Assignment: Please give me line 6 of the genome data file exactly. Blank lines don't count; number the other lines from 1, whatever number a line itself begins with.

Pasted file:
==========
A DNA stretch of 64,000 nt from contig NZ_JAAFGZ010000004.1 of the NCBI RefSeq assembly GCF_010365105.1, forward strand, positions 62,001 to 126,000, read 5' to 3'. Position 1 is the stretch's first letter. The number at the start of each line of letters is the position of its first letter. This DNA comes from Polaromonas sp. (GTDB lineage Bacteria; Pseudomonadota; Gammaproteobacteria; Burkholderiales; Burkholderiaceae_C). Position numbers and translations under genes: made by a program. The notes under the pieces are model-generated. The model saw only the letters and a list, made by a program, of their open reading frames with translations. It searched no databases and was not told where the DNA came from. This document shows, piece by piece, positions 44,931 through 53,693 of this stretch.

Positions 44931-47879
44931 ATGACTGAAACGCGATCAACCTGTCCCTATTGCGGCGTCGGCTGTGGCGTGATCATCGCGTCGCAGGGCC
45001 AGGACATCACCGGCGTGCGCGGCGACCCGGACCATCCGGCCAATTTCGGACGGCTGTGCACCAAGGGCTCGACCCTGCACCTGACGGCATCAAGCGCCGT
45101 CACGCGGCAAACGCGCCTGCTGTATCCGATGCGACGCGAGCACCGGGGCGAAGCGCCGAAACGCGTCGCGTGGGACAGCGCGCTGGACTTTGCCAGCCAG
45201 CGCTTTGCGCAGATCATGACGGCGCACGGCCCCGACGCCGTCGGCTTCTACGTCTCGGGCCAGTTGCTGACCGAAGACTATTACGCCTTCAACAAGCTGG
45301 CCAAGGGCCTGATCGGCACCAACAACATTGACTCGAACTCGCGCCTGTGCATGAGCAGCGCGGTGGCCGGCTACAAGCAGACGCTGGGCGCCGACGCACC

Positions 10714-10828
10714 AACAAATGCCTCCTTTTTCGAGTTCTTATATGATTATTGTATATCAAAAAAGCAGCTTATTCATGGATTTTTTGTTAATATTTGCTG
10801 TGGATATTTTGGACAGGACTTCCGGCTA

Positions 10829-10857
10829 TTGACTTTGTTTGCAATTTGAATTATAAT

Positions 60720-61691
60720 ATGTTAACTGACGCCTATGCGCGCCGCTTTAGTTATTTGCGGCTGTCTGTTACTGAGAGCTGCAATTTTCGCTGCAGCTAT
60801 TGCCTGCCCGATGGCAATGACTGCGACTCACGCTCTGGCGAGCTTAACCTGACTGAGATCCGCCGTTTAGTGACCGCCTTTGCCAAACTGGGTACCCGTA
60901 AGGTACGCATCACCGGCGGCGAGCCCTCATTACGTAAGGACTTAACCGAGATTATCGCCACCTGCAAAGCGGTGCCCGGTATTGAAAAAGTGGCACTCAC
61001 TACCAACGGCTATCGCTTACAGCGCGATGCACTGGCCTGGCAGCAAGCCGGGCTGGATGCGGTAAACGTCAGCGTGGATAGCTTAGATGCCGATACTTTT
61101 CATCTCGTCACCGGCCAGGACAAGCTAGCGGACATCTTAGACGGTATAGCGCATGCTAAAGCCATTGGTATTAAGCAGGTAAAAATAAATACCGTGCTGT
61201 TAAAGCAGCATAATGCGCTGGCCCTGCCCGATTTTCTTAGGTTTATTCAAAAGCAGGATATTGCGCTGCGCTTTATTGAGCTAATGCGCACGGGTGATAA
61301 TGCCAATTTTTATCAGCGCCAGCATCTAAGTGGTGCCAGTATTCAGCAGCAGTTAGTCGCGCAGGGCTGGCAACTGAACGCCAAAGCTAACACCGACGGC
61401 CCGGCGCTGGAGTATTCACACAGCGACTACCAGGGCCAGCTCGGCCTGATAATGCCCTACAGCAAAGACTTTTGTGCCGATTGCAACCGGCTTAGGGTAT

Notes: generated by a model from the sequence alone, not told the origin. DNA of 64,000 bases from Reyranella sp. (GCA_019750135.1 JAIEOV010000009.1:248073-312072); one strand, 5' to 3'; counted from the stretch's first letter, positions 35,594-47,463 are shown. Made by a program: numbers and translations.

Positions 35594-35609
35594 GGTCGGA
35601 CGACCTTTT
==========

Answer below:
45201 CGCTTTGCGCAGATCATGACGGCGCACGGCCCCGACGCCGTCGGCTTCTACGTCTCGGGCCAGTTGCTGACCGAAGACTATTACGCCTTCAACAAGCTGG